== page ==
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Higher Brain Cancer Risk After CT Exam in Childhood


There has been an escalating risk of brain cancer associated with increasing radiation dose to the brain from CT examinations, a cohort study of more than 650,000 children and young adults indicated.

Researchers observed a significant dose-response relationship such that for every 10,000 people who received a single head CT scan, approximately one patient developed brain cancer attributable to radiation exposure in the 5 to 15 years following the examination, reported Michael Hauptmann, PhD, biostatistician at Brandenburg Medical School in Neuruppin, Germany, and colleagues of the EPI-CT study.

“To put this finding into context, the number of pediatric head CT examinations per year during the past decade probably exceeds 1 million in the [European Union] and 5 million in the USA,” they reported in The Lancet Oncology.

“Only a small fraction of the attributable brain cancers might be preventable (i.e., those with unnecessarily high doses during CT examinations or the presumably larger group with clinically unjustified CT examinations),” Hauptmann and colleagues wrote. “Nevertheless, these figures emphasize the need to adhere to the basic radiological protection principles in medicine, namely justification (procedures are appropriate and comply with guidelines) and optimization (doses are as low as reasonably achievable).”

Indeed, CT use has already declined in recent years amid efforts to both justify and optimize these exams, according to Nobuyuki Hamada, PhD, radiation biologist of Japan’s Central Research Institute of Electric Power Industry in Tokyo, and Lydia Zablotska, MD, PhD, radiation epidemiologist of University of California San Francisco.

“Such continued efforts, along with extended epidemiological investigations, would be needed to minimize the risk of brain cancer after pediatric CT examination,” they wrote in an editorial accompanying the study.

In the EPI-CT study, Hauptmann and colleagues identified 978,174 individuals from nine European countries who had at least one CT before age 22 documented between 1977 and 2014.

For purposes of this analysis, the researchers included 658,752 people who were alive and cancer-free (including free from known brain tumors of benign or unknown behavior) 5 years after their first CT examination and followed them for an additional median 5.6 years.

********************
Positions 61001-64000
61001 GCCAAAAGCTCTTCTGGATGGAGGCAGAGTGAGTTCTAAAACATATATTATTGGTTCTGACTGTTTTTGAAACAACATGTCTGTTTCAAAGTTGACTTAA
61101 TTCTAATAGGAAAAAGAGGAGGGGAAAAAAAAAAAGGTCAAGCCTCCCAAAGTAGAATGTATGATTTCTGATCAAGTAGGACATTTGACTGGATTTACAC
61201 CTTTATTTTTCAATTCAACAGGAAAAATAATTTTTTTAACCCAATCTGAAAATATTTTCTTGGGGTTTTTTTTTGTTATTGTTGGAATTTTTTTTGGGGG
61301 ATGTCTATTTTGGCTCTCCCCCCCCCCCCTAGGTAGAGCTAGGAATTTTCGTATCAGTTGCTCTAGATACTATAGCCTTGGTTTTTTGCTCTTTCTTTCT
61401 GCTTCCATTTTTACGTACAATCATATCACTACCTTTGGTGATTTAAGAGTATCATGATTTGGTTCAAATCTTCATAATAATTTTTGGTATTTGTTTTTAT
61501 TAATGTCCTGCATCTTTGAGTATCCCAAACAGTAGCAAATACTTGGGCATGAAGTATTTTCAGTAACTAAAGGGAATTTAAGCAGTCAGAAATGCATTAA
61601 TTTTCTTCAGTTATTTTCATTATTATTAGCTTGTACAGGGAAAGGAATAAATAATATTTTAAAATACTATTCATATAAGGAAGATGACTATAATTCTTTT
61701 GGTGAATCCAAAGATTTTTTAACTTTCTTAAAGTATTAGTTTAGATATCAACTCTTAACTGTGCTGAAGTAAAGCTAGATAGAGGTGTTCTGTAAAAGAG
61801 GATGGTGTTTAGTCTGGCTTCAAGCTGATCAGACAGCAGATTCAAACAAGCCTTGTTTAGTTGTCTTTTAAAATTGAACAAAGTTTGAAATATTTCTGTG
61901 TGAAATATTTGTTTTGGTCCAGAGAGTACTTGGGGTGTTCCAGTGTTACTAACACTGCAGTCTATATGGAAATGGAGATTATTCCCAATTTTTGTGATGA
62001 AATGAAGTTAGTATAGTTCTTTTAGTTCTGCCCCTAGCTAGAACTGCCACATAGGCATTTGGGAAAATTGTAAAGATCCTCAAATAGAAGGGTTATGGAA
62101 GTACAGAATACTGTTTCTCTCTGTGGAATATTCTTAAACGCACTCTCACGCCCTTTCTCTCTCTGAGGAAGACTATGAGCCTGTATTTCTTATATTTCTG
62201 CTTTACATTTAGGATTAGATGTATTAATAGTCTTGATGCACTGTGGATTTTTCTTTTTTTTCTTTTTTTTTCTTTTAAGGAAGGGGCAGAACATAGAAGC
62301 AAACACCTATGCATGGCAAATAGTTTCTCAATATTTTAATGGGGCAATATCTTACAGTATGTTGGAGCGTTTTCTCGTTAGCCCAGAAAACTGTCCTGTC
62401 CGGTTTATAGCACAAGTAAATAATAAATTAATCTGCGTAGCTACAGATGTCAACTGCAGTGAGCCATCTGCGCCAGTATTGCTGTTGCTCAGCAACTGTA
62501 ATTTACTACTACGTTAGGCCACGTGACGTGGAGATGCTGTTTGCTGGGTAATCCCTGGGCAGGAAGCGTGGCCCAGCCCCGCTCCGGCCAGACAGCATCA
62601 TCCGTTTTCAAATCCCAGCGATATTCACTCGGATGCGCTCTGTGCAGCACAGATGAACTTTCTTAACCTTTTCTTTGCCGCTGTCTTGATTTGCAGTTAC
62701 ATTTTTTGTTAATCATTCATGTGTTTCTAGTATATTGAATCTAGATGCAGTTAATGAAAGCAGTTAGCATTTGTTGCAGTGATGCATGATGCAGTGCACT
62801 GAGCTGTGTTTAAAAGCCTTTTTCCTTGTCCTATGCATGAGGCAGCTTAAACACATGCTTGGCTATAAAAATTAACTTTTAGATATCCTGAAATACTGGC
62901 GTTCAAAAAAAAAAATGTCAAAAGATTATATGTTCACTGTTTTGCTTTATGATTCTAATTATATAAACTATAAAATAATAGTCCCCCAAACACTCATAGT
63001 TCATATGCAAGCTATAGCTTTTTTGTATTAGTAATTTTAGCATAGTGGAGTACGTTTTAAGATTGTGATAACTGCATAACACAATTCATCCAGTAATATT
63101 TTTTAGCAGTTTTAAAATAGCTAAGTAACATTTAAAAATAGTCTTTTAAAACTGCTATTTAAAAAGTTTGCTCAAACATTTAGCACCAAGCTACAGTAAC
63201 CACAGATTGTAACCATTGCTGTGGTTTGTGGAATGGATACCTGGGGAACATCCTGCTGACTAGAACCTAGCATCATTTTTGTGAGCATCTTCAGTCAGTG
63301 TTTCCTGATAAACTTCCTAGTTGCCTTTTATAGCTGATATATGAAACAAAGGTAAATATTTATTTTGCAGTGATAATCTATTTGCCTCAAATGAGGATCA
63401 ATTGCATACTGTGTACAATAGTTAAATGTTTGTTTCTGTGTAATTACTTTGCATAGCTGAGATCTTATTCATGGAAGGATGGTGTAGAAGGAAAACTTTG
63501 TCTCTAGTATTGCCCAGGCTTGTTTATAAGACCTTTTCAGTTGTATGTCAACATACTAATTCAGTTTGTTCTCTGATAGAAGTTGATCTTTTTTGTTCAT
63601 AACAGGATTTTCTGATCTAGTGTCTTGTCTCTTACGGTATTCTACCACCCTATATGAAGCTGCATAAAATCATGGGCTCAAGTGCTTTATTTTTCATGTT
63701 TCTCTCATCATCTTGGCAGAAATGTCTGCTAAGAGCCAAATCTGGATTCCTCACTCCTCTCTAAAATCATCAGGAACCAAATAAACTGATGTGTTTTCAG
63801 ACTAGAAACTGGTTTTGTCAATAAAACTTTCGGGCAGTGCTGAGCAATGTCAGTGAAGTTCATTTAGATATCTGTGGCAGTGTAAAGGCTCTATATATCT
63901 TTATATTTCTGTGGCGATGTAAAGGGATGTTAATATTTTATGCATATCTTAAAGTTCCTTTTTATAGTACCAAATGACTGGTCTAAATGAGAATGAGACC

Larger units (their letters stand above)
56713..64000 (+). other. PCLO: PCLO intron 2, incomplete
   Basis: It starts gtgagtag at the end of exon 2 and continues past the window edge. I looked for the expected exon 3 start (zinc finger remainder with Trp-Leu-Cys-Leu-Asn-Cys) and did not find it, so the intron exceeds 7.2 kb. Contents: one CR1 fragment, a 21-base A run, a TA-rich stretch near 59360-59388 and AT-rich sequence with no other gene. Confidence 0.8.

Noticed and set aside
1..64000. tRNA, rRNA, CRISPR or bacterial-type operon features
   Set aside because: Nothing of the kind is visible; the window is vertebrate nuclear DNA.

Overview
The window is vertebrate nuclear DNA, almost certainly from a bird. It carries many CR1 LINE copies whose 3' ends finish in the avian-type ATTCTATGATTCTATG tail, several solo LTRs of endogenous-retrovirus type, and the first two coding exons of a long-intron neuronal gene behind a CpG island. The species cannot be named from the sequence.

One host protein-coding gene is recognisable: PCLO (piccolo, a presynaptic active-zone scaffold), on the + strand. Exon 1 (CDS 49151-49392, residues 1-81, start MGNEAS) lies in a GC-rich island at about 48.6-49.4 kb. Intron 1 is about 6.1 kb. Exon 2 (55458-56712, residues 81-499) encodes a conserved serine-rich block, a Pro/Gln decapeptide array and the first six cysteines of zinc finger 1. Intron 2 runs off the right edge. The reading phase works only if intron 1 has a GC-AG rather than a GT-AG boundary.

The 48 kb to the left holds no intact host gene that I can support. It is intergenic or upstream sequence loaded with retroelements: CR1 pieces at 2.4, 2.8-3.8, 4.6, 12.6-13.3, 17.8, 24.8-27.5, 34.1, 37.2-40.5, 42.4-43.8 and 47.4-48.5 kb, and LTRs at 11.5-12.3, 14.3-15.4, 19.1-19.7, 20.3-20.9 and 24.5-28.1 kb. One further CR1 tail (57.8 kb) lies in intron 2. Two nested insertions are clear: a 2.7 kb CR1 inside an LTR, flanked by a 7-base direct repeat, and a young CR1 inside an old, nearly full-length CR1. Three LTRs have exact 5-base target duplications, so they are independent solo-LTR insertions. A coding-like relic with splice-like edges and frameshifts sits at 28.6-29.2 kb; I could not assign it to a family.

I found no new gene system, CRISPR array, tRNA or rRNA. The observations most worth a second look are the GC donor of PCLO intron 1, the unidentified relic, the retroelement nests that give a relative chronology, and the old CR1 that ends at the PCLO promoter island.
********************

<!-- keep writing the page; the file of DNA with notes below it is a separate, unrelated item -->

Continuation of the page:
Of the patients analyzed, 82% were younger than 30 years old at the end of follow-up, 56% were men, and 73% had received at least one head or neck CT.

During follow-up, 165 cases of brain cancer were reported, 73% of which were gliomas.

With a 5-year lag, mean cumulative brain dose had been 47.4 mGy among all individuals and 76.0 mGy among people with brain cancer.

Hauptmann and colleagues estimated that every 100 mGy of brain dose incurred a 127% increase in brain cancer risk (95% CI 51-269), 111% increase in glioma risk (95% CI 36-259), and 213% increase in brain cancer risk excluding gliomas (95% CI 25-136).

The average brain dose per head or neck CT in 2012-2014, 38 mGy, was associated with excess brain cancer risk compared with a brain dose of 0 mGy (RR 1.5, 95% CI 1.2-2.0).

The authors acknowledged several limitations to the observational study, including the possibility of reverse causation.

Although a 5-year exclusion period after the first recorded CT examination had been chosen to minimize the possibility of someone having pre-existing brain cancer, the authors acknowledged that participants had real, or suspected, medical problems for which a CT scan was indicated. Thus, they suggested, “these problems could, in theory, be early symptoms of subsequently diagnosed brain cancer.”

They also said there could be some uncertainly regarding dose estimates because they were obtained retrospectively from a number of data sources. “Detailed technical information for dose estimation was particularly scarce for years before 1990,” they noted.

Hamada and Zablotska added that longer follow-up would be necessary to understand age trends, as the average age at the end of the present study was only 22 years and it isn’t until an average 30 years of age that population rates of glioma start increasing.

  • Mike Bassett is a staff writer focusing on oncology and hematology. He is based in Massachusetts.

Disclosures

The study was supported by the European Union’s Seventh Framework Programme and the Belgian Cancer Registry; La Ligue contre le Cancer, L’Institut National du Cancer, France; Ministry of Health, Labour and Welfare of Japan; German Federal Ministry of Education and Research; Worldwide Cancer Research; Dutch Cancer Society; Research Council of Norway; Consejo de Seguridad Nuclear, Generalitat de Catalunya, Spain; US National Cancer Institute; UK National Institute for Health Research; Public Health England.

Hauptmann, Hamada, and Zablotska had no disclosures.

A study co-author reported multiple relationships with industry.



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